Sverre Bjertnaes: Silent Conditions

 
Sverre Bjertnaes: Silent Conditions 
Private View: Thursday 25 May 6-8pm
Exhibition 26 May - 1 July 2017 
 
Beers London presents ‘Silent Conditions’, the first-ever UK exhibition from the much-celebrated Norwegian artist Sverre Bjertnæs. In recent years, Bjertnæs has become one of the country's most renowned painters: the result of high profile exhibitions in the US; collaborations with Norway's enfant terible of the artworld, Bjarne Melgaard; and sell-out, critically regarded installations of his work at The Armory New York in both 2017 and 2016.  

For Beers, Bjertnæs continues his overarching oeuvre, with each exhibition as kinds of gesamtkunstwerks – artworks that make use of multiple art forms in order to deliver their message. Bjertnæs is increasingly interested in the narratives that form between his shows, claiming he has "grown more and more interested in the narrative that consists between different pieces in a show".Silent Conditions will continue this notion by transforming Beers London into aWunderkammer-like collection of works in wildly differing forms - many the result of collaborations between other artists and himself, such as a work with the aforementioned Melgaard.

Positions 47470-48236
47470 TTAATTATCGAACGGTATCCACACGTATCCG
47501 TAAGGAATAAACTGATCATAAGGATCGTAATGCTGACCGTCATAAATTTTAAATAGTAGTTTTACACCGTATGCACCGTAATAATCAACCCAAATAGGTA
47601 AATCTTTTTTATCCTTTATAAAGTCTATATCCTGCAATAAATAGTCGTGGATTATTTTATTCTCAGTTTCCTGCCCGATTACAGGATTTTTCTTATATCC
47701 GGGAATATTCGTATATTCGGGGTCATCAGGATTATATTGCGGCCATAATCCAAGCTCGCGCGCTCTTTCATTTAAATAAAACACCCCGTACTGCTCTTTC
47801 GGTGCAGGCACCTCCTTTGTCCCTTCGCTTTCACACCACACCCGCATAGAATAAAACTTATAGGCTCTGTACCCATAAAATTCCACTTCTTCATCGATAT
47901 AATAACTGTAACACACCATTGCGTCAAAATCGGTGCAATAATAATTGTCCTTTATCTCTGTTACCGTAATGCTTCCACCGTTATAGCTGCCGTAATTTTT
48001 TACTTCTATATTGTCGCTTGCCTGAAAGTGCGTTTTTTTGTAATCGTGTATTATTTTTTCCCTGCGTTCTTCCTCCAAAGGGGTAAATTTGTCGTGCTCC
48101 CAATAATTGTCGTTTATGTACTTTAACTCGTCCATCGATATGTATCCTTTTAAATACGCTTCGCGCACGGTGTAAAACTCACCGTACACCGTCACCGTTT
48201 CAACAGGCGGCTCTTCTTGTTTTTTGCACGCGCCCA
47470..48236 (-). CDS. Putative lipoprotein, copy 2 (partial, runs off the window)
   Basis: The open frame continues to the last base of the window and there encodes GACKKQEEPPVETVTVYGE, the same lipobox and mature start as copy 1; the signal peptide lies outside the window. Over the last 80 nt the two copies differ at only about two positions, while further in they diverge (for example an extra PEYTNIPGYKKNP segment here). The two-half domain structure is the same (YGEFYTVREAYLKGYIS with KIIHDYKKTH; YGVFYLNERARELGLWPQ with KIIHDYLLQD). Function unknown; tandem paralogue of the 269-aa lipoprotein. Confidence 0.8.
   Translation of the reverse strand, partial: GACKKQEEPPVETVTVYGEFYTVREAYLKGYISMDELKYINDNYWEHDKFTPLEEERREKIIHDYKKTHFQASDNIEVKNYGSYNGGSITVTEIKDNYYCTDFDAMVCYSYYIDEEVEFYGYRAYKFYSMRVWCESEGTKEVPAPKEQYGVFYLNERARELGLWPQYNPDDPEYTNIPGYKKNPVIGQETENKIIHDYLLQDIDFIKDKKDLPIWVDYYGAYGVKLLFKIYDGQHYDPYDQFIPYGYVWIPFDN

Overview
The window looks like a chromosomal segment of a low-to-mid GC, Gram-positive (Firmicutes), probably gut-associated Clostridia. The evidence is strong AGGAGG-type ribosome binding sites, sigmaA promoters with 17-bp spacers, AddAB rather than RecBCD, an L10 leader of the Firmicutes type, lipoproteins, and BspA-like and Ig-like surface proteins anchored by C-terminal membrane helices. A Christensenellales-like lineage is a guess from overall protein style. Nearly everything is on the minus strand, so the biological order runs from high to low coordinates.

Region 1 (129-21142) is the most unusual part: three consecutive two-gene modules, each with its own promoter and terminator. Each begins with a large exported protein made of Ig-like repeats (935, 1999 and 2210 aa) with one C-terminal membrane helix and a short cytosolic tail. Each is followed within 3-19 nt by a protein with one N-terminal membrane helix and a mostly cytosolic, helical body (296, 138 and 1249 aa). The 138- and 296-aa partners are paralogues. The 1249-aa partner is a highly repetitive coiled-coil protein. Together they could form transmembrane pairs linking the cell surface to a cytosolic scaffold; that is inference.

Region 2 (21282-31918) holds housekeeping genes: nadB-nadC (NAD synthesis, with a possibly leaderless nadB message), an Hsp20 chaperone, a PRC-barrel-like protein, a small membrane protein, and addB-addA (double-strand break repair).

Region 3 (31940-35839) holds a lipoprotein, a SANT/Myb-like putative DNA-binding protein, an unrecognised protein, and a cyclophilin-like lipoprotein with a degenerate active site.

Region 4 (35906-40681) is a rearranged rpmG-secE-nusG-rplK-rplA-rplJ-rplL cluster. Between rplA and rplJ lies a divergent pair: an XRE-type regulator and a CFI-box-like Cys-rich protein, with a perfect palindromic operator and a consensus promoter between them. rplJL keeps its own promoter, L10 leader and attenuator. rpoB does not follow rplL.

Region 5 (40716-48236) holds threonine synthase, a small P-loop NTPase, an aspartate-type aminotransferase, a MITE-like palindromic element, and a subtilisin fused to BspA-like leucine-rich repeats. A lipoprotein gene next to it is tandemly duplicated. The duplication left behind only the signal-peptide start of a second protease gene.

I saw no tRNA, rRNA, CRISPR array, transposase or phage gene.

Another such collabortation is the film ‘Memories of Us’, a collaboration with Norwegian dramatic writer Arne Lygre. The film typifies the kind of collaborative discourse that increasingly typifies Bjertnæs' practice; the film is a documentation of a performance by Lyre, which itself was based off ofBjertnæs sculpture in a previous show at Galleri Bandstrup, Oslo, in 2016. Other elements include a wooden Chaise Longue, a carpet made by Bjertnæs, and ceramics made especially for the show by him and his mother. However, we also see a painter who is continuously establishing his prowess and redefining his entire practice. There is an affinity to more traditional forms of image making, including a collaboration with Belgian artist Christer Glein wherein both artists worked interchangeably upon the same canvas. This sense of relinquishing a degree of artistic ownership marks a distinct change in Sverre’s approach to artmaking, and here it is a defining characteristic of the exhibition. 

Other paintings in the show include ‘Sculpture by the Sea I’ and ‘Baptism’. These continue Bjertnæs’ explorations into figurative abstraction, wherein organic figures, often somewhat creature-like in their appearance, reside in landscapes littered with geometric shapes and forms. There is a tendency toward emotional, naturalistic responses to self and nature - recalling the vivid literary landscapes of another famous Norwegian, playright Henrik Ibsen, whose Romantic, vaguely religious, and almost tortured visions seem to come to life throughout each of Bjertnæs' works. But for Bjertnæs, the paintings grow organically, throughout the image-making process, sometimes stemming from loose thoughts arriving from another artwork or personal experience. "I’ve started to believe in a more emotional and intuitive approach to art," he says, "for me, it’s the only way [we] can truly connect to any artwork."